Rosaire Lucier says technology now available at Windsor Regional Hospital (WRH) allowed him to remain with his terminally ill wife and not have to travel to London for care.
The 62-year-old from Windsor, who's semi-retired from owning a painting company, was one of the first to use the endoscopic ultrasound machine in February when it began operating, according to hospital officials.
Lucier says a lesion was found on his esophagus, which ended up being benign — and was eventually removed.
"I was having problems swallowing food so I knew that there was something going on," he told reporters during a virtual press conference hosted by the hospital on Tuesday.
WRH gastroenterologist Dr. Sirajeddin Ben Musa says when they initially discovered the lesion it was from underneath layers so the lining of the esophagus "looked good" but there was a bulge.
"We didn't know what this was, where it came from or what the nature of this was," said Musa.
"We need to know exactly what's the component and if it's safe to go ahead and remove it versus doing a surgery. And that's where we needed the endoscopy ultrasound."
The machine uses a high-frequency, ultrasound probe with an endoscopy to examine things such as the wall of the gastrointestinal (GI) tract, pancreas and rectum — and help manage GI cancers. It also allows some patients to not require major surgery for tissue biopsies.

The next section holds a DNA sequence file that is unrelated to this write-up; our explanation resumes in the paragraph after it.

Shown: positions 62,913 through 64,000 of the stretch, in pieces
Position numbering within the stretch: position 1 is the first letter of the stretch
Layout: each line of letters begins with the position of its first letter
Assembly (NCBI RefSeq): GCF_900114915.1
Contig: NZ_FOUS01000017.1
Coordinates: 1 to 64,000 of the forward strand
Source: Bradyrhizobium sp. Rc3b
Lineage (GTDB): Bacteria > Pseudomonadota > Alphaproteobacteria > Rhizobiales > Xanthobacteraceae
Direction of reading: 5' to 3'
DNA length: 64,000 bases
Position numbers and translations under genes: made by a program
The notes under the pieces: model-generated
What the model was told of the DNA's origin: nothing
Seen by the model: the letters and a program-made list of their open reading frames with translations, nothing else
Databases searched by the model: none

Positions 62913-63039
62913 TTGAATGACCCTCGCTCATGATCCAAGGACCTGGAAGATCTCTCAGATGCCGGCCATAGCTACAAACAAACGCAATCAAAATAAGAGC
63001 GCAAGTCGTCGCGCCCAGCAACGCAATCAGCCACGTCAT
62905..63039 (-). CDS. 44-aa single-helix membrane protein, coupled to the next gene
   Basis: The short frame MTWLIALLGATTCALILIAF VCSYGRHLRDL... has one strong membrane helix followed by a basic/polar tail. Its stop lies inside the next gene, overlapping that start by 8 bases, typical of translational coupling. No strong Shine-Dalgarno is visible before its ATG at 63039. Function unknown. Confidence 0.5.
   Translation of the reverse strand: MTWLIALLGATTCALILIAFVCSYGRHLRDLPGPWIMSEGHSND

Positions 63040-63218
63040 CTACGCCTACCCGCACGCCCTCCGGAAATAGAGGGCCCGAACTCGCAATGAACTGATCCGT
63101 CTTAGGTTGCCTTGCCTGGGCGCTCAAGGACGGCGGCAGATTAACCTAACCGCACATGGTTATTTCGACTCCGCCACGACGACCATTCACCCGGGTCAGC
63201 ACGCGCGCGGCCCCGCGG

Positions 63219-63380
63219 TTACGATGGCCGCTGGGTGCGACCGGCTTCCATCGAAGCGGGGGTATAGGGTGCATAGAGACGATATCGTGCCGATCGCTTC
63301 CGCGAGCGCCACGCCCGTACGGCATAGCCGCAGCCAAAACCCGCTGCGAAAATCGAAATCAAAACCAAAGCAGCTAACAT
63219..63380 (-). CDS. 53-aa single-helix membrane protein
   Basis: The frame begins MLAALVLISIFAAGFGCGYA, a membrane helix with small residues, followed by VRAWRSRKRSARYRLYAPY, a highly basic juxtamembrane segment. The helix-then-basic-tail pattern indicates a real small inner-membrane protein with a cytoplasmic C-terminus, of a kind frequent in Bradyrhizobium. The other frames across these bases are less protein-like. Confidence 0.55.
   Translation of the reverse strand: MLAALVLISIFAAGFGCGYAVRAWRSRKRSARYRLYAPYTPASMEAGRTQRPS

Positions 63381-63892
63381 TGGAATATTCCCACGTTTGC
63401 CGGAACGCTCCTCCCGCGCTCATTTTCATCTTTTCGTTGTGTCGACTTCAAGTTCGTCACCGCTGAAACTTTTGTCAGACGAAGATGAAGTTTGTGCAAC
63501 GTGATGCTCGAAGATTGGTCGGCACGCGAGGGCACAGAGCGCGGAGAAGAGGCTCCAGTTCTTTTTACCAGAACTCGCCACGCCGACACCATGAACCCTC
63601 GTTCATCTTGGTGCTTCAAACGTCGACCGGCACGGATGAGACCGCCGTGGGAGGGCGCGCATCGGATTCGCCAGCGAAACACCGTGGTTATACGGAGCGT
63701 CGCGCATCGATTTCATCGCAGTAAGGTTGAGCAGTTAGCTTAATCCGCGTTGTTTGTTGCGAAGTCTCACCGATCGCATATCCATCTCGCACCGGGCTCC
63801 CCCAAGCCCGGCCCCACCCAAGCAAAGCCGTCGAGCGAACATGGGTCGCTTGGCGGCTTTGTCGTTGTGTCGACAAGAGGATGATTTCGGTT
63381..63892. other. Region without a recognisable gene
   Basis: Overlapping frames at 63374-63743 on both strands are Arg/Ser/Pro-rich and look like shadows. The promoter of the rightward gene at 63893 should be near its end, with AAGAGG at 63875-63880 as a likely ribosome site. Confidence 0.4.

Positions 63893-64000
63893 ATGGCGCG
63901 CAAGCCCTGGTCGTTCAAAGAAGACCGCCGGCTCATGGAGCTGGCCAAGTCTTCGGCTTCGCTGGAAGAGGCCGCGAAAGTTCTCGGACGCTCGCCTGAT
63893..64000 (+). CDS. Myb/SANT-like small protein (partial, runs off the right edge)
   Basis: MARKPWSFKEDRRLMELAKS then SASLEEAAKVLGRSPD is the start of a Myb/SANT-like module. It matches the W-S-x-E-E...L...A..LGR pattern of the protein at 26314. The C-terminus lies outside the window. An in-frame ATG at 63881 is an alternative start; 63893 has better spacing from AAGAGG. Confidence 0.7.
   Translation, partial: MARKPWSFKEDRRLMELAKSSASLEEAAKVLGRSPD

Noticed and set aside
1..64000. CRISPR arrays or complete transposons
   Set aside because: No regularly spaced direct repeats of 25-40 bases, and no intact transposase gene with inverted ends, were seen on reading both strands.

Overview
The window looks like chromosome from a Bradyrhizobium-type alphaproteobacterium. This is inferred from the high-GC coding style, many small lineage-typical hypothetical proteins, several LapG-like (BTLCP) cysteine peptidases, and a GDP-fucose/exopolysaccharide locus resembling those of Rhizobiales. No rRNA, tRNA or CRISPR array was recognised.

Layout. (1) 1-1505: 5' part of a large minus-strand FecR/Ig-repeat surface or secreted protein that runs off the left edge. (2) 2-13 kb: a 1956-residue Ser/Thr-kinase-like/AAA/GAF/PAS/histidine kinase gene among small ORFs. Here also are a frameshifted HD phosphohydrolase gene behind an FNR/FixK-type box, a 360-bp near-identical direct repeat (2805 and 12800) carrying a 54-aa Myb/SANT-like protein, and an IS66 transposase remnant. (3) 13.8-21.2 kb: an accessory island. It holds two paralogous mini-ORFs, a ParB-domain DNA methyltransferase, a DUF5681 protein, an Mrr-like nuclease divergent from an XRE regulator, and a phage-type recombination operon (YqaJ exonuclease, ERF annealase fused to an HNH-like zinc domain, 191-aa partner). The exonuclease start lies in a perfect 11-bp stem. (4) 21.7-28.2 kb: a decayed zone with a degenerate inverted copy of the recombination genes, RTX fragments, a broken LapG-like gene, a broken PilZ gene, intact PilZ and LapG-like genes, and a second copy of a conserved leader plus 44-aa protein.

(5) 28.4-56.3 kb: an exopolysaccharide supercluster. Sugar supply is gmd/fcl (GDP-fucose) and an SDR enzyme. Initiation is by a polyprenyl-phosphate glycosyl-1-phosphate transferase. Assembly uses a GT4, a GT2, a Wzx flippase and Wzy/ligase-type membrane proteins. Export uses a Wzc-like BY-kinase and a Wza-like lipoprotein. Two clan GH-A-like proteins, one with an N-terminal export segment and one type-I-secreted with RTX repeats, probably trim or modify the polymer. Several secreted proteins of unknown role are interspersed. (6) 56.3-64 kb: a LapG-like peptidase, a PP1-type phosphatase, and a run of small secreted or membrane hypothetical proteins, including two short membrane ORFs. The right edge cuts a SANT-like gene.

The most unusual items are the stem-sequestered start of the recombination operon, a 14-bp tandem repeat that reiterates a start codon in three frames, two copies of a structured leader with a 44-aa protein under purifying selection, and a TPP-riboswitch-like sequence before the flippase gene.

"Because I'm here [with my wife] 24 hours a day," Lucier said. "That would have been a real pain … to get to London to take care of that, where it was really convenient doing it this way."
WRH gastroenterologist Dr. Sabeena Misra says wait times for an endoscopic ultrasound machine in London can oftentimes be over one year, whereas in Windsor they're currently triaging based on urgency which could mean "weeks or months."
The diagnostic and treatment machine cost the hospital around $430,000 according to Rosemary Petrakos with Windsor regional.
Hospital staff say the machine is currently dealing with two to three cases per week, and they hope that will rise — with a goal of eventually bringing in a second machine.